In June last year Bristol was chosen by Cycling England, a government funded quango, to become England's first Cycling City, with an allocation of £11.4 million to be spent on cycling, this to be matched by local funding so making almost £23 million in total. Six months on and there is little enough to show for it. They have only just managed to appoint a Project Manager!
An abortive attempt in December to persecute cyclists for doing what motorists routinely do (ignore traffic regulations) merely succeeded in stirring up the latent animosity felt between rival road user groups. Then last month changes were made to Prince Street Bridge, ostensibly to benefit cyclists but actually creating what is in many ways a worse situation than existed before.
There has also been a great deal of controversy over the 'governance' arrangements, particularly the way that local cycle campaign groups, including people who have devoted decades of their lives to the promotion of cycling, have been excluded from the development of the Cycling City project. Even the CC web site appears to have been forgotten about.
So when things start looking flaky - time for a relaunch, taking place today with a promotion at the Royal Hotel on College Green (don't worry if you miss it, they'll be another one along in a few months). The relaunch appears to be focused on the publication of a new promotional leaflet which, along with the usual empty rhetoric, includes a map (below - click to enlarge) showing what infrastructure changes are proposed.
As you might expect I've one or two criticisms of Cycling City. I'll keep my powder dry on most of it for now, but let's take a closer look at that map. It purports to show "new infrastructure" and "new infrastructure on existing network". You and I might naively assume that "new infrastructure" was a new route that did not already exist (otherwise it would come in the second category, wouldn't it?). But the Council apparently operate on a higher plane where such simplistic interpretations are transcended.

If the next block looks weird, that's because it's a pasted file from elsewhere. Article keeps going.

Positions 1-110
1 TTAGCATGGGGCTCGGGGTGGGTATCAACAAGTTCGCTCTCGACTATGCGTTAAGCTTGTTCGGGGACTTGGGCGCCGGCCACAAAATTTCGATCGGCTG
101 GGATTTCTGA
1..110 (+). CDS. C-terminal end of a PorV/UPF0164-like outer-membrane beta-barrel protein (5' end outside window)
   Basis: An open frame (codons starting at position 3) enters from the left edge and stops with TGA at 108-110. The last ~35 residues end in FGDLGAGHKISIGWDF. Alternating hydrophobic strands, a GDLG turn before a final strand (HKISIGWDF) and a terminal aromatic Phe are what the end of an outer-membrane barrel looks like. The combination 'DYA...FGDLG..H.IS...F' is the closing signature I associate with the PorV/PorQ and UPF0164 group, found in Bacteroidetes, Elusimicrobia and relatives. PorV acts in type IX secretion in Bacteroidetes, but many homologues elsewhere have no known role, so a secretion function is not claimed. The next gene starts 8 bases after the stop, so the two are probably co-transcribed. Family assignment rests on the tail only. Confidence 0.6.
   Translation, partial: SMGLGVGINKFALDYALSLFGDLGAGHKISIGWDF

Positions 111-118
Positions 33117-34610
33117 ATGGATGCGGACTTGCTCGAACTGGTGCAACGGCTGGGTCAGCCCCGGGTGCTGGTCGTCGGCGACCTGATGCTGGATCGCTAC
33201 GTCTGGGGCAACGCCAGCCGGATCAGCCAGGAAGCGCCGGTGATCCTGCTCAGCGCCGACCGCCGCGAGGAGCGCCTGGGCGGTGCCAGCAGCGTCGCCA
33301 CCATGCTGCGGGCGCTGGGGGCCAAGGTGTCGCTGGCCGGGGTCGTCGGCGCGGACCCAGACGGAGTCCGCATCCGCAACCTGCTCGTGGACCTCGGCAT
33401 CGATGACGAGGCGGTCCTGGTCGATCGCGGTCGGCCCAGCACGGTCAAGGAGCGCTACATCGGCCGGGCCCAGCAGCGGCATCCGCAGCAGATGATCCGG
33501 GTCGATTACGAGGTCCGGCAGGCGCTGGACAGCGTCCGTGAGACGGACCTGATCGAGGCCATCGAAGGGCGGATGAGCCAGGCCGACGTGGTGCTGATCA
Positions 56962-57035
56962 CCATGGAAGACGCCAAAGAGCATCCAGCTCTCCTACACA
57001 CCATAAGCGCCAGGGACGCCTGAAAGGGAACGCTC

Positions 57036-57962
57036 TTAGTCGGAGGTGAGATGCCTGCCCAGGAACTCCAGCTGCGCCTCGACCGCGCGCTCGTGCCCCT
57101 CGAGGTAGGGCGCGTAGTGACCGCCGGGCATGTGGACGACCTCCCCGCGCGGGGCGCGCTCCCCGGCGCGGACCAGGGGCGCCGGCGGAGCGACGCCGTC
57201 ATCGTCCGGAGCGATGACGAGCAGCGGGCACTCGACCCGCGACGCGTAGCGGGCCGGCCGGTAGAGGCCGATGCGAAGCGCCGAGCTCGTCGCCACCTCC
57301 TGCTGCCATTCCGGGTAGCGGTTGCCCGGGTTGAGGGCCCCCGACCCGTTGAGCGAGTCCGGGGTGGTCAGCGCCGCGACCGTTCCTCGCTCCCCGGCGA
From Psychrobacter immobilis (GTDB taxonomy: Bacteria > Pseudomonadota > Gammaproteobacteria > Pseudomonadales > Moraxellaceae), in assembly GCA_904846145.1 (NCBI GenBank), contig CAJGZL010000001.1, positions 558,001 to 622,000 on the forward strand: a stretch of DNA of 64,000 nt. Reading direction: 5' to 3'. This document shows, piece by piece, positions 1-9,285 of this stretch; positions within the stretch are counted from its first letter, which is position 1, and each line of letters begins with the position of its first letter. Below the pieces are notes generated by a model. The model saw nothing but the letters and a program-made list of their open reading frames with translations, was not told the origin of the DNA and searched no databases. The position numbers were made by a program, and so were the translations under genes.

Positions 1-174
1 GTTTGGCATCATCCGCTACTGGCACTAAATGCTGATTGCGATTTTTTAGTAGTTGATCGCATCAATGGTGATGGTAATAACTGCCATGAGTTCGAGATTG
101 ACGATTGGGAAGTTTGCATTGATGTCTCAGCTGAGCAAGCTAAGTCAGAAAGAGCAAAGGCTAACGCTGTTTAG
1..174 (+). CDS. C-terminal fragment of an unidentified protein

Many of the "new infrastructure" cycling routes proposed are not new at all but upgrades of existing routes, for example the current construction through St Werburghs and the routes to Henbury in south Bristol (the Malago Greenway and Whitchurch Railway Path already exist). Much of the "new infrastructure" is based on existing roads, like St Philip's Causeway (the Spine road), which is described in the text as "possible cycle access along the spine road...." Possible? that sounds a bit tentative. Have they thought this through?
Other examples of "new infrastructure" have already been provided as a result of new developments (e.g. the Cheese Grater bridge (below) at Temple Meads and the "new" links at Carboot Circus) and owe nothing to Cycling City for their existence. In fact both those examples replace previously existing infrastructure that was arguably better than what is now being provided. Some proposed "new infrastructure" to be provided as planning gain (like Wapping Wharf) looks unlikely to materialise in the present economic climate.
And what about the glaring omissions? Where on the map is the Bristol & Bath Railway Path south of Mangotsfield? Where is the Chocolate Path and the link under Cumberland Road? Where is the Riverside Path through St Anne's? Where are the Sustrans National Cycle Network routes like NCN 4 between the centre and the Downs? Naturally I don't rate rush Sustrans routes, but neither it seems do the Council.
I'm astounded at the Council's mendacity (or is it sheer incompetence?) when it comes to the mapping. Do they think we are all map illiterate and won't be able to see how misleading and devious so much of what they show is? Even taking the map at face value there is no way that the so-called "new infrastructure" is going to lead to a doubling of cycling. The bulk of cycling takes place on ordinary roads, roads like Cheltenham Road and Gloucester Road which have exceptionally high cycle flows and many reported problems for cyclists, yet these crucial roads are entirely ignored by the map.